Ways to Protect Your Business From Data Breaches
These days, most businesses deal with sensitive data. Whether it’s your business accounts and financial records, clients’ private data, or a new project, keeping your business data secure is crucial. Unfortunately, safeguarding enterprise data seems to be getting harder all the time as cybercriminals hone their craft. There is no surefire way of eliminating data breaches, but these tips can help you prevent catastrophic issues. Read on to learn more.
1. Educate your employees
The best and the most effective cybersecurity measure is getting your employees on board. You will be surprised to find out that most of your team members believe that security is solely the responsibility of the IT team. Enterprise security should be a collaborative effort, and you need to bring everyone to speed on the current security protocols.
They should be aware of cyber threats such as phishing messages and fraudulent apps that can hack into the company's system through their mobile devices. Additionally, you should stress the importance of keeping passwords up to date with the current standards and avoid sharing or using them on different accounts.
2. Hire a cybersecurity specialist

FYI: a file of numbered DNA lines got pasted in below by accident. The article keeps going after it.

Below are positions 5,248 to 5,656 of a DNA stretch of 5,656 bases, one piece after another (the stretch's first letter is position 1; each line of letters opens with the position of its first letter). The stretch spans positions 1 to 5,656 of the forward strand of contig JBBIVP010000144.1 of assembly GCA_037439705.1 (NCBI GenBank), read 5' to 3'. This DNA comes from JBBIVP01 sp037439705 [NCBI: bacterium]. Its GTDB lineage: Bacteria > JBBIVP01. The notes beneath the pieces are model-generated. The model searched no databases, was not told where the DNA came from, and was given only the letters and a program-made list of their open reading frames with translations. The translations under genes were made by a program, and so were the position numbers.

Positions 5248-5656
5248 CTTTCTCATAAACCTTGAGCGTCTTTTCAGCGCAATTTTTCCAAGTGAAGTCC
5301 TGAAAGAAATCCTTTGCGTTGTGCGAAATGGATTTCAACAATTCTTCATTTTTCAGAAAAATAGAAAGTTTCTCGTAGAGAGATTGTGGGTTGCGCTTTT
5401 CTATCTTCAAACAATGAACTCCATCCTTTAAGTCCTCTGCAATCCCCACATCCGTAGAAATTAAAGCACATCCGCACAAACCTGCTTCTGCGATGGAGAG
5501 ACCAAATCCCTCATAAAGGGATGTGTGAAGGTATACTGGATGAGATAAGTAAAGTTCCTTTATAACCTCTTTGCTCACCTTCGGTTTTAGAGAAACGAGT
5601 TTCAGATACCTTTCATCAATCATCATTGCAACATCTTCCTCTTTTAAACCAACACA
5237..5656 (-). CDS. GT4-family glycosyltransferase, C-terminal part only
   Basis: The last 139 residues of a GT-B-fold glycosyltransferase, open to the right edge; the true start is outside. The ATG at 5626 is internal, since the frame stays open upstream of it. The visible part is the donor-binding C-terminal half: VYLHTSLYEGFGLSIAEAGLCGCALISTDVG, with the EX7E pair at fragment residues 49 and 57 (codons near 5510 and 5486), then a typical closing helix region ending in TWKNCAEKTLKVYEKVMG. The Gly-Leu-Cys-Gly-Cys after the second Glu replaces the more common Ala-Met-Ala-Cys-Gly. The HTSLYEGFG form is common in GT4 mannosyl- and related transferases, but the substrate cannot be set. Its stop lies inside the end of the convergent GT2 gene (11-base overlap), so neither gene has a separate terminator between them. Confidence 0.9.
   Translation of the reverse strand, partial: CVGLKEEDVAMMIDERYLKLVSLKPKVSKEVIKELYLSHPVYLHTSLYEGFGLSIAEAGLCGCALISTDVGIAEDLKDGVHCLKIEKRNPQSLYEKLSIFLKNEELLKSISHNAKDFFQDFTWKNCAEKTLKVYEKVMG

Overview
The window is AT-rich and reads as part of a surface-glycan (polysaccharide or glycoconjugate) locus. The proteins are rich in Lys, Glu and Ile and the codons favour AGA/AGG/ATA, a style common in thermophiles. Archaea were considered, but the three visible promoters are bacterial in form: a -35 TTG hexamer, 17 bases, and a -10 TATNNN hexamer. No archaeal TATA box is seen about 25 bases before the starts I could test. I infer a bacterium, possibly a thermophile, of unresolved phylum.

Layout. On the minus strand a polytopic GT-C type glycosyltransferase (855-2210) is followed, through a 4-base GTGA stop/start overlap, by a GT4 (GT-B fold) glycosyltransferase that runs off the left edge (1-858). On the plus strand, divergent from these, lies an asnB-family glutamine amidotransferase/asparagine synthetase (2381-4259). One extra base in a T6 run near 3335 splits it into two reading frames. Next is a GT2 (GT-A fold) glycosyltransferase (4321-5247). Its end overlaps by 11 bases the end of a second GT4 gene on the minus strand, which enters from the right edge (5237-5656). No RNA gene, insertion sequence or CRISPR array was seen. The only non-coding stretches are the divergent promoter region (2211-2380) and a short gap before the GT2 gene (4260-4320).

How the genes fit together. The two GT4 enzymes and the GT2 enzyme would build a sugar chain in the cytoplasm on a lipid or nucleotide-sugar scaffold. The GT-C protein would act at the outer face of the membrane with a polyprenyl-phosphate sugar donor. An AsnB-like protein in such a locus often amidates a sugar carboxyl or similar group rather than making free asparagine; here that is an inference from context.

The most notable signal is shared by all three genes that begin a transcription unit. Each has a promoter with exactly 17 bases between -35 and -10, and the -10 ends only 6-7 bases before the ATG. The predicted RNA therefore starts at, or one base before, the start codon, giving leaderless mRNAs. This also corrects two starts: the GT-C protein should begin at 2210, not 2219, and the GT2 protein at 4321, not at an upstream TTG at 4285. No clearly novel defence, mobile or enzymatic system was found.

You probably outsource accounting or human resource services, or you have in-house teams. It is advisable to hire a security expert to enhance the security of business data. If you have a sizable business with different interfaces, you can hire an in-house IT team. Alternatively, you can partner with remote experts who can manage your security systems away from your premises. Outsourcing cybersecurity services comes with many perks, including full access to expertise on the latest trends in cybersecurity, dedicated security experts on hand, a robust cyber security strategy, more experience than an in-house team, and 24/7 coverage.
3. Keep your data well encrypted
Encrypting your data files ensures that it is unreadable to unauthorized users. Even if a hacker manages to access your data, encryption scrambles the data, rendering it valueless to the hacker. Crucial business files such as customer credentials, payment systems, and employee records should be encrypted before storage. You can also encrypt protocol files, cloud storage units, folders, and hard disks, making them hack-proof.
4. Use a VPN
Every time an employee connects to a foreign network such as the airport or coffee shop Wi-Fi, business data stored on their mobile phones is at the risk of exposure. Any data transmitted over an unsecured network can be easily intercepted and misused by criminals. While in the office, your employees may be protected by firewalls and other security measures, but you should set up a VPN for them to use whenever they want to access the internet outside the office.
5. Backup your data
Even with the great protective measures in place, a data breach might still occur, and it’s advisable to backup your data. Backing up your data ensures business continuity.
Data breaches can have devastating effects on your business, employees, and customers and should be prevented at all costs. While you can’t be completely immune from data breaches, these steps can protect you from catastrophic data breaches.
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